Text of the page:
Lots of soy sauce or Bragg?s Liquid Aminos Freshly grated ginger Coconut oil, sesame oil, or both Neutral oil for frying (see below) Garlic, minced Nutritional yeast
Whichever method you choose, you need to get excess water out of your already extra-firm tofu so as to be sure it?s firm, firm, firm. You can either wrap it in paper towels to blot the excess moisture or stick your tofu between two plates and stack several heavy cookbooks on top for 20 minutes or so. Drain off the excess liquid, and chop it into bite-sized cubes or rectangles.
Method One: Stovetop
This is Ben?s method, which was actually passed down from his dad. (We might even call it Eichentofu.) Basically, in a hot frying pan, you heat some neutral oil and saut? 2-5 minced garlic cloves?how many is up to you, but Ben likes to do more than seems right for polite company.
Add your tofu, and allow it to cook on one side until it develops a crust, much like searing meat (in other words: don?t flip it too early!). Once it?s getting crunchy, browned, and awesome, you can flip it gently, then add soy sauce and nutritional yeast to taste. Cook those cubes for a while in that salty, yeasty mixture?maybe 20 minutes. Taste occasionally to be sure you?ve got the right saltiness (add a splash of water if you?ve overdone it on the soy). The tofu pieces should become almost caramelized, crunchy on the outside, chewy inside, with the most umami spectacular deliciousness ever.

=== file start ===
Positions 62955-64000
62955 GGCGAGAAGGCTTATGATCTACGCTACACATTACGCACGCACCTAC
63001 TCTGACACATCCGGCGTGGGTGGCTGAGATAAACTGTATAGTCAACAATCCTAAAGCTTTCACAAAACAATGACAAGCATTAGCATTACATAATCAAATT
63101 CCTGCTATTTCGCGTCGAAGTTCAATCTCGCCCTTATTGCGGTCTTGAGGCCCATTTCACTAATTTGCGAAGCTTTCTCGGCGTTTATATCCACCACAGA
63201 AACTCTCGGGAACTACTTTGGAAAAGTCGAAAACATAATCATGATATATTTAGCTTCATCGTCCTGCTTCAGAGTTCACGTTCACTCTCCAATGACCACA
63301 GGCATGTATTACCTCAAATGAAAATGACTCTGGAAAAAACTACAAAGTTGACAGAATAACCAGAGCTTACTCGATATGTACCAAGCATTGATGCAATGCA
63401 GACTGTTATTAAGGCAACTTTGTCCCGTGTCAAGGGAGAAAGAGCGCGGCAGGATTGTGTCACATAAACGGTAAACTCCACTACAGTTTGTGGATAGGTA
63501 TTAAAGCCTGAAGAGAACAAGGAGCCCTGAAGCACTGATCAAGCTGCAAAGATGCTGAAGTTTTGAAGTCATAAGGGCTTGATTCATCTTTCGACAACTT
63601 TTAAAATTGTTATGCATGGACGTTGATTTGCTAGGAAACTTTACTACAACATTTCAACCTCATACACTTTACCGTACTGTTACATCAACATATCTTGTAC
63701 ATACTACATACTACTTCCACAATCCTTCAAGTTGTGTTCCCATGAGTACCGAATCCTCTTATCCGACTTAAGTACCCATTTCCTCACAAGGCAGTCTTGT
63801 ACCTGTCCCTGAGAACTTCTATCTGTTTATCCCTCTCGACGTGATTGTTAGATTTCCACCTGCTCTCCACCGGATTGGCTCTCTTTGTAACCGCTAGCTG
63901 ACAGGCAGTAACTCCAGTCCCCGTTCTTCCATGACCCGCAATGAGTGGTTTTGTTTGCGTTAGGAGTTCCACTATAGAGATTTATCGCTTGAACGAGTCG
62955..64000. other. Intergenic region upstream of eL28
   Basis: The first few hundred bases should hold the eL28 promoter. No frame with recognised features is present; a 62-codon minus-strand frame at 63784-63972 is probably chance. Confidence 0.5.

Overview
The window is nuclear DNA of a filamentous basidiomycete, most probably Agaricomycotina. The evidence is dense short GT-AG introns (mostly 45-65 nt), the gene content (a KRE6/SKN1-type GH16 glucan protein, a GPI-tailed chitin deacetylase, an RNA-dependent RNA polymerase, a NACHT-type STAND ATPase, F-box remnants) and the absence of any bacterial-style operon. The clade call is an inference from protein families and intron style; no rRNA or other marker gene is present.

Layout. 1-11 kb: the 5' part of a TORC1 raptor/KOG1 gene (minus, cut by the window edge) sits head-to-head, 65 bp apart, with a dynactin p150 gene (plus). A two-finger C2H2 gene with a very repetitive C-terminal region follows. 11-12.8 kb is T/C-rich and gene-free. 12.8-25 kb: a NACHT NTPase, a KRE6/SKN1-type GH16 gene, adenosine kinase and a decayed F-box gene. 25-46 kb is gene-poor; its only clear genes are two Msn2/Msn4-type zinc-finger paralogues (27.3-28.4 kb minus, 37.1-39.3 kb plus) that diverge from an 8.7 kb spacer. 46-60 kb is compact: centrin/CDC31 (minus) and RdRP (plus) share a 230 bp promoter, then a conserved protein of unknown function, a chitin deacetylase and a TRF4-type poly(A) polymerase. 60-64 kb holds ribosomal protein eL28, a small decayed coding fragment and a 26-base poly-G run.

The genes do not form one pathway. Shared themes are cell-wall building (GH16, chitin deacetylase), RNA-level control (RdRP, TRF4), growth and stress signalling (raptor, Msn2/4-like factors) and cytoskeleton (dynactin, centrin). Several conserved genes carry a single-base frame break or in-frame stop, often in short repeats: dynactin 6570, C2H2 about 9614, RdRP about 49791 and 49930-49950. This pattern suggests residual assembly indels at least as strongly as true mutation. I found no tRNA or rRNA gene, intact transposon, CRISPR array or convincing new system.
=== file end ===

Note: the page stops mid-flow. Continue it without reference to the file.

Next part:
Method Two: Oven
Arguably less awesome, but requiring almost no babysitting, is baked tofu, which has become my go-to because most nights I need a quick and easy protein to do its thing while I ignore it. Heat your oven to 400. In a large lasagna-type pan, melt a couple of tablespoons of coconut oil (stick it in the oven for a minute and take it out) and then swirl it around to coat the pan. Meanwhile, toss your firm tofu cubes in a bowl with freshly grated ginger, sesame oil, and soy or liquid Aminos. You?ll need quite a bit of flavoring for baked tofu, so use a heavy hand. The grated ginger is delicious and arguably makes it more digestible, too. Bake for 20-30 minutes, tossing once or twice, until browned and awesome, tasting occasionally to be sure you?ve got the right saltiness and intensity.
Either kind of tofu is best devoured with a giant pot of rice (white or brown) and a green side, like saut?ed greens or roasted broccoli (so easy! So good! Just adjust your tofu temp up or your broccoli temp down to do them at the same time) or even a steamed artichoke from the garden. Make sure the table is liberally set with condiments like more soy, Aminos, nutritional yeast, and hot sauce, even if it would make your proper mother cringe.
Or you can serve it like we did in the photo: with a quinoa salad and slaw. —- NOTE: While I really do adore tofu, I DON’T adore the plastic it comes in. It’s also, compared to beans, a relatively processed food that uses a decent amount of energy (on par with eggs and chicken, I think). Seek out bulk tofu where and when you can, and make it a once-weekly treat.